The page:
I can hardly belive that today is day five in India. I am sorry that I havent posted earlier but between jet lag, sight seeing, meal times, and discussing the fate of the world it’s been tough to fit in studying, writing & sleeping.
I am happy to report that Bangalore has been a very welcoming experience so far. The people are friendly and sometimes curious about us. For the most part, the people of Bangaluru (as is the actually Indian name of the city) are quite similar to any other city in the USA. There are malls, restaurants, parks and government offices like banks, gvm’t buildings and the post office. You will also find a variety of churches, mosques and temples. But I would be sugar coating things if I left it at that. There is a lot of poverty and trash here that confuses me.
One of the first experiences here in India was to go to Lalbagh Garden & Electronic City. What is nice is that because our group is small, we have been able to nimbly go off course or add stops along the way. One of those additions was a stop at the Bull Temple.
Temples are everywhere. The pop up in between buildings, so much so that you could miss them. The Bull Temple is one that is a larger temple, set back from the street and a bit elevated. The Temple houses the 3rd largest carved bull in India. The black granite piece must have been about 15 feet high and 18 feet around. One solid piece of granite.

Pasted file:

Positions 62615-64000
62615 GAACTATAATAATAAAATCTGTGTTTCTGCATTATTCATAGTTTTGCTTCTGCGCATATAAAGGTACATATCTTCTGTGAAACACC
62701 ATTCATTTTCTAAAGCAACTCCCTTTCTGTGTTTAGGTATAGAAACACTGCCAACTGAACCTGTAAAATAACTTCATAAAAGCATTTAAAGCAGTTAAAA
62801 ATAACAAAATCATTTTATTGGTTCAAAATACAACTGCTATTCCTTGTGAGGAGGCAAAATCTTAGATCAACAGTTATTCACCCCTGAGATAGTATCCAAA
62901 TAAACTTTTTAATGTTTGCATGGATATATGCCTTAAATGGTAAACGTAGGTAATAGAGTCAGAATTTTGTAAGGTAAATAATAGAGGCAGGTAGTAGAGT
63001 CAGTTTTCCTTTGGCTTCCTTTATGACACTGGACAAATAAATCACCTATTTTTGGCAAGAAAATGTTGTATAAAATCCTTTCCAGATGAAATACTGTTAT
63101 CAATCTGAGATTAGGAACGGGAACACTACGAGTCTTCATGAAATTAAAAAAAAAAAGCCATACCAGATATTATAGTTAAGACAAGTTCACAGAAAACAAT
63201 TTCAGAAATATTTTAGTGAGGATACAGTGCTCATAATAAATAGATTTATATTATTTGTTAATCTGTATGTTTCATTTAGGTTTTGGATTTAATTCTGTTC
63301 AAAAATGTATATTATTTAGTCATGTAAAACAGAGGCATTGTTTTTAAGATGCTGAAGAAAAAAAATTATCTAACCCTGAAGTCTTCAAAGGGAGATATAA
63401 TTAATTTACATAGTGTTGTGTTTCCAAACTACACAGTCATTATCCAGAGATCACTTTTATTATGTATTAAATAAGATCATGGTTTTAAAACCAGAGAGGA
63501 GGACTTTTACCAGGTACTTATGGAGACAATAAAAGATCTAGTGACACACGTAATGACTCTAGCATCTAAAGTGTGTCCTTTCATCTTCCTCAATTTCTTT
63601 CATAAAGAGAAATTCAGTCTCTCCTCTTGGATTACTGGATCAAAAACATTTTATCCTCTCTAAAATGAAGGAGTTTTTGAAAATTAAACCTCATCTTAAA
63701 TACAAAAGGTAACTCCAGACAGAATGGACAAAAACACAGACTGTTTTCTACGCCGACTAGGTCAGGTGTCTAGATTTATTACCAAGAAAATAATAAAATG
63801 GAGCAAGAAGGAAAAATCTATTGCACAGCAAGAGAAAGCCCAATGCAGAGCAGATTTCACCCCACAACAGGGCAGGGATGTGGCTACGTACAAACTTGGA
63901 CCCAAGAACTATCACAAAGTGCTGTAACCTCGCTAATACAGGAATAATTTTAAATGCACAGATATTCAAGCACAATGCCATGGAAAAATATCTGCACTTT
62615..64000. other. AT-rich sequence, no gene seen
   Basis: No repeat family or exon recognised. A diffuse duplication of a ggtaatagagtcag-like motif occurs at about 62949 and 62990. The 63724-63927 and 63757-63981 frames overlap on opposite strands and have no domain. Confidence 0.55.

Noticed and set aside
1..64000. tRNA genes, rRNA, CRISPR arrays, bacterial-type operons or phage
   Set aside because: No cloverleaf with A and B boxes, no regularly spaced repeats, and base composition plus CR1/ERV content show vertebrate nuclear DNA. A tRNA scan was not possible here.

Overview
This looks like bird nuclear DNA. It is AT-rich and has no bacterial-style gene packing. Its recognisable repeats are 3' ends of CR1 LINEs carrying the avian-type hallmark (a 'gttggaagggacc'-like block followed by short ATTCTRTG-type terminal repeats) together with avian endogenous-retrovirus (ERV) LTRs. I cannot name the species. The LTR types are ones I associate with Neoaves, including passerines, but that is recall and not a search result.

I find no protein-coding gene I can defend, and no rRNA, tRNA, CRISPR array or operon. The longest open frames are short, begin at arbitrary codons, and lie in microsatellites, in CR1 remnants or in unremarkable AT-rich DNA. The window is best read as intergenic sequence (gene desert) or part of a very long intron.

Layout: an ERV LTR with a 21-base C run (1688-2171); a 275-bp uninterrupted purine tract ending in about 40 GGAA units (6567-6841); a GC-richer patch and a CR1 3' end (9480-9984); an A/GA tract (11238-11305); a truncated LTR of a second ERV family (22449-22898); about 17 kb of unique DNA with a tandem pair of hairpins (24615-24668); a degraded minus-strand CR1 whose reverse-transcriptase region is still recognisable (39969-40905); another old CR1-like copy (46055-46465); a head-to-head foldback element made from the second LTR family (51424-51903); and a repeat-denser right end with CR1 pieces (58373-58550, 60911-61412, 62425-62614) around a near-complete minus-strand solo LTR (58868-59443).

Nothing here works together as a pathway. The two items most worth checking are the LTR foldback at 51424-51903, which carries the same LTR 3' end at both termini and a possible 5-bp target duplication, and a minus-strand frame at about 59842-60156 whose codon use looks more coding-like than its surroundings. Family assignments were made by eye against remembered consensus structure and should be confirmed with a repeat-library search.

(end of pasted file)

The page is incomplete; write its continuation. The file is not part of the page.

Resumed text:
As we were about to reboard the van, our guide noticed a wedding going on across the street. She nonchalantly crossed us to the other side (which this in itself is a harrowing first experience in India!) and walked us right in to the event. I think as Americans, we were all a bit worried about our wedding crashing but we soon (immediately) discovered that the family practically ushered us in and pushed us to the front of the groom.
It was the quintessential event that I had wished to occur in India, and this was day one. The women explained what was happening. the bride and groom were raised in to the air to playfully lasso eachother with beautifully strung garlands of marigolds, jasmine and roses. Everyone was putting rice in our hands to partake in the celebration. We thanked them for their hospitality and started to leave but the people were smiling and imploring us to stay “five more minutes” for coffee. They took great pride in sharing this day. The people were Brahman, which is considered a “good caste” and they wanted us to know this.
Throughout our stops, those who are curios enough to approach us ask ,”foreign?” I start with saying “yes, United States.” Some like to hear you say “USA” or “America”.
I need to sign off as I am packing up for the next stop…. there will be more but I am having some it problems with getting pics posted. those of you who are friends, please see my fb page